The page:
Bridgestone Americas Tyre Operations (BATO) will stop passenger and light truck tyre manufacturing at its LaVergne, Tennessee, plant "due to negative economic conditions, which continue to create a difficult business environment" with the loss of 543 jobs. A further 259 jobs will go with the reduction of remaining truck tyre output.

"Based on current economic forecasts, it appears that the global economic crisis is going to get worse before it gets better. We are not immune from these challenging times," said Steve Brooks, president, US, Canada and Monterrey Manufacturing group at BATO.

The company signalled the plan early last month and held talks with the United Steelworkers (USW) on what, if any, actions could be taken to continue consumer tyre production at the factory. Following those meetings, the union told members it would take "massive cuts to wages and benefits" to bring passenger and light truck tyre production at the facility to a financial break-even point, BATO said.

Additional 294 hourly, 31 maintenance and 60 salaried workers will lose their jobs from mid-March. The end of consumer tyre manufacturing at the plant will result in a permanent reduction of 543 jobs, a tally which includes 148 hourly and 10 salaried workers laid off last month.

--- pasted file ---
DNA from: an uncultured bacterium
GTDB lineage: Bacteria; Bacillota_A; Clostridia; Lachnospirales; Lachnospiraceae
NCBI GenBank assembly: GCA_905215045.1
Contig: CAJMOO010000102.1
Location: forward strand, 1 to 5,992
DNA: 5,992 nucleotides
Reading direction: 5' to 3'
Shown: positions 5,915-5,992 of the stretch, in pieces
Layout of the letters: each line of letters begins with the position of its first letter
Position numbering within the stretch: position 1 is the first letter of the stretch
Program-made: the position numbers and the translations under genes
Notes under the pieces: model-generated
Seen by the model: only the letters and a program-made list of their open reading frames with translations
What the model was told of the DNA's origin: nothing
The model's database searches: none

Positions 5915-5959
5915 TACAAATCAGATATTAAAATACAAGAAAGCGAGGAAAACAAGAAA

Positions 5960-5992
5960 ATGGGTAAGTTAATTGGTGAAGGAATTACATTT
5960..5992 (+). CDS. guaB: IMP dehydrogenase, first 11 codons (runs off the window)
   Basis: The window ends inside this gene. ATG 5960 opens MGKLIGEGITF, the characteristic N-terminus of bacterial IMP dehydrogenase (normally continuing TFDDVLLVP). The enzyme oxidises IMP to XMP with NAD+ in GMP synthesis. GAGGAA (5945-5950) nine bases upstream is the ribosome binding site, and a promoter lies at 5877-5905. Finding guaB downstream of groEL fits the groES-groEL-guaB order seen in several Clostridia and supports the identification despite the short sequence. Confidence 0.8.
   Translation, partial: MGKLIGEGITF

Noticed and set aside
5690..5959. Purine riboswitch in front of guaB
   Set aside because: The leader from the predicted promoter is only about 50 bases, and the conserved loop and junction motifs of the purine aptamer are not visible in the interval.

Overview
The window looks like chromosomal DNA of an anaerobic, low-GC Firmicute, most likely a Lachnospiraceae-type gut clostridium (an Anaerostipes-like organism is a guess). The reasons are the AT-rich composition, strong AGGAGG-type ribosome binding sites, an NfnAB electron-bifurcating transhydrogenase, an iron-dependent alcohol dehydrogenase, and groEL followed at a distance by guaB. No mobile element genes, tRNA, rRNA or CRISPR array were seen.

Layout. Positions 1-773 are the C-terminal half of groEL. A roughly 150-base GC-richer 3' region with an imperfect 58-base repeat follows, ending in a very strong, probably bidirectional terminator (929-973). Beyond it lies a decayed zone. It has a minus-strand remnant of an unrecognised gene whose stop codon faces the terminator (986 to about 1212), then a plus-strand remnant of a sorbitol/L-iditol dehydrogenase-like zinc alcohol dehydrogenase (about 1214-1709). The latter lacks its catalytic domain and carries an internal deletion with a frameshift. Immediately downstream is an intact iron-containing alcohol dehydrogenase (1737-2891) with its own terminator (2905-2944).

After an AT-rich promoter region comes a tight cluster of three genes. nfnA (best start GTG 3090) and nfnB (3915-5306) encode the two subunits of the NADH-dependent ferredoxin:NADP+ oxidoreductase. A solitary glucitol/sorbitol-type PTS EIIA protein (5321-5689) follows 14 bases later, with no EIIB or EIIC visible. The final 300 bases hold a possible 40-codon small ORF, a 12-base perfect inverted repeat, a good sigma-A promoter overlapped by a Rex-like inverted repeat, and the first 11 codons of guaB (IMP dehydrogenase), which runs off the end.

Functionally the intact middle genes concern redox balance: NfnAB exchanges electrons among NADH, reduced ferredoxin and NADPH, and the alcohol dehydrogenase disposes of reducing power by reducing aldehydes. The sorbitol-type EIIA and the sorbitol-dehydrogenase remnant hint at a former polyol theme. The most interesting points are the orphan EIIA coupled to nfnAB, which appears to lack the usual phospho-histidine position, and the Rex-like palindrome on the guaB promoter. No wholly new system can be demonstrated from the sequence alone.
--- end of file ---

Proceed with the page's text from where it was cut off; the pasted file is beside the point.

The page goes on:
BATO said it would work with the union and local and state officials to help address the impact on the LaVergne workers. Salaried staff will receive severance benefits including out-placement assistance.

BATO also said it would also cut truck tyre production in order to reduce inventory to match demand and that will also result in layoffs of about 191 hourly, 34 maintenance and 34 salaried workers beginning in mid-March.

"We hope that the economy will begin to recover later this year; as a result we also hope that we will be in a position to begin calling [staff] back to work in the truck and bus tyre production area, perhaps as early as the fourth quarter of 2009," Brooks said.

"Our hope is that all truck and bus production [employees] can return to work by the end of the first quarter of 2010.

"The truck tyre market is often seen as a leading indicator of how the economy is doing. As consumer confidence begins to improve and consumer spending increases, more trucks - and truck tyres - will be needed to address consumer demand."

Hourly workers laid will be eligible for pay from the company under a collective bargaining agreement while salaried staff will receive severance benefits and out-placement assistance.

Truck tyre manufacturing will continue at LaVergne with 700 remaining staff.

"While these decisions were difficult, the actions are necessary in order to ensure the health of our entire Americas tyre business," Brooks added.